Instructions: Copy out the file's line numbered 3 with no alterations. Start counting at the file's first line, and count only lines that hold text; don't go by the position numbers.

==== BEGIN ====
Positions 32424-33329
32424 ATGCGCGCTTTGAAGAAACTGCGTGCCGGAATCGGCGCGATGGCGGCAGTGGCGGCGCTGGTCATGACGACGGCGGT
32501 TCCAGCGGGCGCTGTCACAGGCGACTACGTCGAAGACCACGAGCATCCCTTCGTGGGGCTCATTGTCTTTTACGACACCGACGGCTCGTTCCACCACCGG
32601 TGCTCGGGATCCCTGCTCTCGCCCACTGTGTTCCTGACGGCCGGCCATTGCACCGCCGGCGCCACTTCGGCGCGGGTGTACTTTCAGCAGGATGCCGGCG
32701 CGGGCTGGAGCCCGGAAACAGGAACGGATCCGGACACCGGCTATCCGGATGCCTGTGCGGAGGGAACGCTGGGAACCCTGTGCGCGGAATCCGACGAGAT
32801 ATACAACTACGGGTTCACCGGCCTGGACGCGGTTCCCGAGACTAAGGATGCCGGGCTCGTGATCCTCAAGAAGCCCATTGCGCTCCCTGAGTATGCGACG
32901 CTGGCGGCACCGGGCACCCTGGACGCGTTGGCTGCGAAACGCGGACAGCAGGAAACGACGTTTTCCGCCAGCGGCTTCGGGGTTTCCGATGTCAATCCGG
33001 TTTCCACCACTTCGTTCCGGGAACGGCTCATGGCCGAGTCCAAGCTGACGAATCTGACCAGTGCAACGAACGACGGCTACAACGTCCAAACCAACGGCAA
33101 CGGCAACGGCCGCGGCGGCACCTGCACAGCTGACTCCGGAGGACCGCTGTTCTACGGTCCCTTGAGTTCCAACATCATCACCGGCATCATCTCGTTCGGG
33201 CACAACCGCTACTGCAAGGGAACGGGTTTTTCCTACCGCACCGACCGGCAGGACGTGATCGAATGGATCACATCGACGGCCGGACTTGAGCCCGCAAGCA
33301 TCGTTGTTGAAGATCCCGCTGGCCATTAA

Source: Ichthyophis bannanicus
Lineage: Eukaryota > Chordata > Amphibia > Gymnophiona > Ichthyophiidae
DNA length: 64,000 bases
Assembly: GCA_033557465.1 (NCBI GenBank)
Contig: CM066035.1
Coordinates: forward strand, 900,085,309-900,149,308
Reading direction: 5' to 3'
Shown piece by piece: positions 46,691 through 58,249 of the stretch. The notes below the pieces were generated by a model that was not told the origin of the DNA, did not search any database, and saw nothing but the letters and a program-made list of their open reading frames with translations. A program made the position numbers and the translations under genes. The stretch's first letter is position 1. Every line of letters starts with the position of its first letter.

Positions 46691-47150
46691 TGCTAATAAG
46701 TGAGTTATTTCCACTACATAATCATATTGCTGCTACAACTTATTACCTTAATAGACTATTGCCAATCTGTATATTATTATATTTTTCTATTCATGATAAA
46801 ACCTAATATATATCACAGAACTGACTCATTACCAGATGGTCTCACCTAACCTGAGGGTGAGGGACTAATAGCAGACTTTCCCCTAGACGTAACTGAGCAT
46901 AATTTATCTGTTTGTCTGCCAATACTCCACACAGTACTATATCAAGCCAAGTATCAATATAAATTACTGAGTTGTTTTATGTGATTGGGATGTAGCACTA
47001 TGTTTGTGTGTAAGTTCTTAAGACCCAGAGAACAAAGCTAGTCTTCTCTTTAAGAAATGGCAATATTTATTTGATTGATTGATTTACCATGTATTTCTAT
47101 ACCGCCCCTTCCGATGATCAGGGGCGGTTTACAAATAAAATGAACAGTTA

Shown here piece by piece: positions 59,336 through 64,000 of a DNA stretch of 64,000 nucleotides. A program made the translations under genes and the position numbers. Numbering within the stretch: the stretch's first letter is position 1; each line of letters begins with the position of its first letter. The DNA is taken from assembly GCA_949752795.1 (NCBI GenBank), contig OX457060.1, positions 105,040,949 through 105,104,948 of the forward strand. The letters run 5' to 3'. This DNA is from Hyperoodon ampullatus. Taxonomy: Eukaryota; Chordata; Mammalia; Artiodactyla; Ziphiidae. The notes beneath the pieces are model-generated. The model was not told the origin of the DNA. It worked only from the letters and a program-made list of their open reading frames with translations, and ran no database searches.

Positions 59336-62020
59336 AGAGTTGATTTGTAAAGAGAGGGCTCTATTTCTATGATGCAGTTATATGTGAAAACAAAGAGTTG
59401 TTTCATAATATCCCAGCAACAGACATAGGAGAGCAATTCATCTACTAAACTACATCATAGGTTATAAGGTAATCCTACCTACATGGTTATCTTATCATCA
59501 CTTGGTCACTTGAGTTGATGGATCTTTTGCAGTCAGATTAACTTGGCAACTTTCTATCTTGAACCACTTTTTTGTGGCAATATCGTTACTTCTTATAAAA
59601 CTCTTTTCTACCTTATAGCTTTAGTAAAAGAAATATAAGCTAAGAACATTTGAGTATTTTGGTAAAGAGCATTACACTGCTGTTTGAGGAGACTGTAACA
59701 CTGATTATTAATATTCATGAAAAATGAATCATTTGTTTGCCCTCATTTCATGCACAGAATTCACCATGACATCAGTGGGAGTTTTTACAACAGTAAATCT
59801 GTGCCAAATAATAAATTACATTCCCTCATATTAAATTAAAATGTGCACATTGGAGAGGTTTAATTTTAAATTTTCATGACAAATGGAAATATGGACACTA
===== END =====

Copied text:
32501 TCCAGCGGGCGCTGTCACAGGCGACTACGTCGAAGACCACGAGCATCCCTTCGTGGGGCTCATTGTCTTTTACGACACCGACGGCTCGTTCCACCACCGG